“Good copy can’t be written with tongue in cheek, written just for a living. You’ve got to believe in the product.” -David Ogilvy
Content for the win | Vol. 3, No. 5

May 2014

Are we wising up and stepping off our collective need to keep up with the hyper-consuming Joneses? Signs point to yes. 

“The New Consumer and the Sharing Economy,” a new study from Havas Worldwide, indicates that seventy percent of people 16 and over believe overconsumption puts the planet at risk. “Smarter consumerism,” the report says, “promises to significantly alter our economic models and the roles that brands are expected to play.”

Smarter consumerism sounds like a mouthful and an oxymoron. But I want to believe, so I will. Less stuff means less natural resources harvested, less pollution and less meaningless spending. From a brand marketing perspective, it also means experiences triumph over empty rhetoric. 

The question today is, what can we do for our customers? How can we serve their needs with content? How can we entertain them? 

Content marketing primarily consists of media experiences. The opportunity for brands to create live face-to-face experiences that captivate their audience is immense. A New York Red Bulls game is one prime example. People pay top dollar for this brand experience. Live events are also content goldmines.

Short of buying your own Major League Soccer team, what can you and your team do to host people in a way that builds your brand and grows your story? Maybe a customer appreciation day—like a company picnic, but for customers. 

If you want to toss some ideas around, give me a ring.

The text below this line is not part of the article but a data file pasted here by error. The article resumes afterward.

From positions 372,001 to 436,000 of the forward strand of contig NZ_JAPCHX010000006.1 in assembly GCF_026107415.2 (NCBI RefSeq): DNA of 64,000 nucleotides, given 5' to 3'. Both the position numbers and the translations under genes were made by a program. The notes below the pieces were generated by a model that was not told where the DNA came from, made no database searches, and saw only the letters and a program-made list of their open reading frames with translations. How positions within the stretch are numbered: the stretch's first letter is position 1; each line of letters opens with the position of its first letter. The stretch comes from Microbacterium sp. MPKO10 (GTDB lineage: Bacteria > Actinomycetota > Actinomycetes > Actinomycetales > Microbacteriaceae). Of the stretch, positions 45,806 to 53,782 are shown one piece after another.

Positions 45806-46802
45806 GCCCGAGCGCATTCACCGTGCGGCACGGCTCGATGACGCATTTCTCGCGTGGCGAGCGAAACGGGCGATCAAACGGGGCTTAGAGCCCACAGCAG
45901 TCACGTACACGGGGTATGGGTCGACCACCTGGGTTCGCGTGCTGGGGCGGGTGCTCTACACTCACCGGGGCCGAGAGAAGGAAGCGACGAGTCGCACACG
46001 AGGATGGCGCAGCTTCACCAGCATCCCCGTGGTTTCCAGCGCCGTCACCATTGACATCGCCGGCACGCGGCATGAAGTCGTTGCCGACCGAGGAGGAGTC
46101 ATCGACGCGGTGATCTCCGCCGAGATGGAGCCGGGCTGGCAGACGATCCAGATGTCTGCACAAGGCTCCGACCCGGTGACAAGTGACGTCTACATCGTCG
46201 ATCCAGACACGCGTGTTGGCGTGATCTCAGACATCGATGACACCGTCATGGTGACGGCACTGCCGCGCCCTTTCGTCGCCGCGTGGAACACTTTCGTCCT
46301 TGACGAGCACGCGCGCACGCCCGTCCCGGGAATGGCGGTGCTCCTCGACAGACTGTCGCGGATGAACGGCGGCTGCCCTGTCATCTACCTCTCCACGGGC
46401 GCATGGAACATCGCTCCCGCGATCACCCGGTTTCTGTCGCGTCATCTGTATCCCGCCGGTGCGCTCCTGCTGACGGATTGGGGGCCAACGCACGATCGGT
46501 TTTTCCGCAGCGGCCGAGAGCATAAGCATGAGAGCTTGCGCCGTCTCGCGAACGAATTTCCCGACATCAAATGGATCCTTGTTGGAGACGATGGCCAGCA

1. I traveled to Bend, Oregon last week, to present a 30-minute talk on using lean and agile design principles to help inform your firm's approach to content marketing. 
  2. What's the third most spoken language in Oregon, after English and Spanish? See this Slate map for the answer (and the answer in your state). 
  3. A personal reflection on presenting new concepts to a roomful of hardened MBAs.
  4. Compared with their less talented peers, highly talented entrepreneurs are more likely to clearly articulate the competitive advantage of their companies to their clients. 
  5. Evan Williams thinks the name "Big Omaha" is a little redundant.
  6. The open rate for email newsletters is not great. For creative services companies, the average open rate is 23.65%. Thanks to you, our open rate here is north of 50%.
Bonehook is a guide service and bait shop for brands. We help you find, shape and share your best brand stories. To book, call 503-970-3862. 
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